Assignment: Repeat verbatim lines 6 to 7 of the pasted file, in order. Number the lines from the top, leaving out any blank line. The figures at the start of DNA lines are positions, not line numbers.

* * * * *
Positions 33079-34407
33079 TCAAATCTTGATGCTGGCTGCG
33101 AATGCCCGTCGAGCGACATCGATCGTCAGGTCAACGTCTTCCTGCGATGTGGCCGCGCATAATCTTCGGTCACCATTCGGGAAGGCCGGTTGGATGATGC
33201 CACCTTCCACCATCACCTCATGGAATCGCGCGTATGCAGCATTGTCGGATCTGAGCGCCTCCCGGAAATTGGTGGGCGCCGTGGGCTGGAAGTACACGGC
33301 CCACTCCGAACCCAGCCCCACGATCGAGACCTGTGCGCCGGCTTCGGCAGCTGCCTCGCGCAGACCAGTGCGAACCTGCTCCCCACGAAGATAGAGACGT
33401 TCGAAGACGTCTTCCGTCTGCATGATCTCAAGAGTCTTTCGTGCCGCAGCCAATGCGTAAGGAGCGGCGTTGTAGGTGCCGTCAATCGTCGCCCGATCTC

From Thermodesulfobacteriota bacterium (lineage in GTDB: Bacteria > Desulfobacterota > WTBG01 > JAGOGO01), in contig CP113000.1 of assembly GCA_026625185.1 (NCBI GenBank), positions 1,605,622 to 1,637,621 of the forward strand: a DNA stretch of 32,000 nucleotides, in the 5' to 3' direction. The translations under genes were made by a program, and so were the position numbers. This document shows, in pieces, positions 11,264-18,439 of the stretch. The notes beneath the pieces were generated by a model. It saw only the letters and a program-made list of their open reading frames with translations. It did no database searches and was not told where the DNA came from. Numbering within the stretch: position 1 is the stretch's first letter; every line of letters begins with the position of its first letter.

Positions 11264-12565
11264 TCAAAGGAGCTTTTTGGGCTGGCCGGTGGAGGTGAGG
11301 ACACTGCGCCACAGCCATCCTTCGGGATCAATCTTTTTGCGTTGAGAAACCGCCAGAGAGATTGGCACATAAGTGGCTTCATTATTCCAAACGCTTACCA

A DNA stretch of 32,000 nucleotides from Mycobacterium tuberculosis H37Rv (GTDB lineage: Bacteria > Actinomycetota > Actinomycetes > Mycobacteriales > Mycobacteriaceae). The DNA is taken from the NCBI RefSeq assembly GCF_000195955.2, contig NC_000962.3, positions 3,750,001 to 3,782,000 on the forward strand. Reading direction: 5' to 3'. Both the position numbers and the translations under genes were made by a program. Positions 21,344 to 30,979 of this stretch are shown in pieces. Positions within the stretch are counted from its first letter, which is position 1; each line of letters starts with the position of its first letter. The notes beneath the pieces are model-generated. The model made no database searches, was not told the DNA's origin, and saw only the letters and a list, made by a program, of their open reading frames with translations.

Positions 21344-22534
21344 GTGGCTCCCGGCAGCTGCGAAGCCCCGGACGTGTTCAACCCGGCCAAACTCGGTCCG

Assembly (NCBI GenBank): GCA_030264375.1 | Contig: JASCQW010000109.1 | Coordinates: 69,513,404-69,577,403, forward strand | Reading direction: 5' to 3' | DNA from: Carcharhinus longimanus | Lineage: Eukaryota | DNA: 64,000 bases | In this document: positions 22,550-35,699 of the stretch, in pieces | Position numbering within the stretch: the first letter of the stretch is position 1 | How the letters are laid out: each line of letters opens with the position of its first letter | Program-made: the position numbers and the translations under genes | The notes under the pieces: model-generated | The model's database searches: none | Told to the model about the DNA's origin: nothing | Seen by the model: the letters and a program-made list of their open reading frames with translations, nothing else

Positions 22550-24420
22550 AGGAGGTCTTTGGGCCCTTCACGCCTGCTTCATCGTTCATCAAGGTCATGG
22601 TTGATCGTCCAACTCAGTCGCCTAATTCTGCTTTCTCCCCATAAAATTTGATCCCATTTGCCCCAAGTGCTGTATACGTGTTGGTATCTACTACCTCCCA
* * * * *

33401 TCGAAGACGTCTTCCGTCTGCATGATCTCAAGAGTCTTTCGTGCCGCAGCCAATGCGTAAGGAGCGGCGTTGTAGGTGCCGTCAATCGTCGCCCGATCTC

From Thermodesulfobacteriota bacterium (lineage in GTDB: Bacteria > Desulfobacterota > WTBG01 > JAGOGO01), in contig CP113000.1 of assembly GCA_026625185.1 (NCBI GenBank), positions 1,605,622 to 1,637,621 of the forward strand: a DNA stretch of 32,000 nucleotides, in the 5' to 3' direction. The translations under genes were made by a program, and so were the position numbers. This document shows, in pieces, positions 11,264-18,439 of the stretch. The notes beneath the pieces were generated by a model. It saw only the letters and a program-made list of their open reading frames with translations. It did no database searches and was not told where the DNA came from. Numbering within the stretch: position 1 is the stretch's first letter; every line of letters begins with the position of its first letter.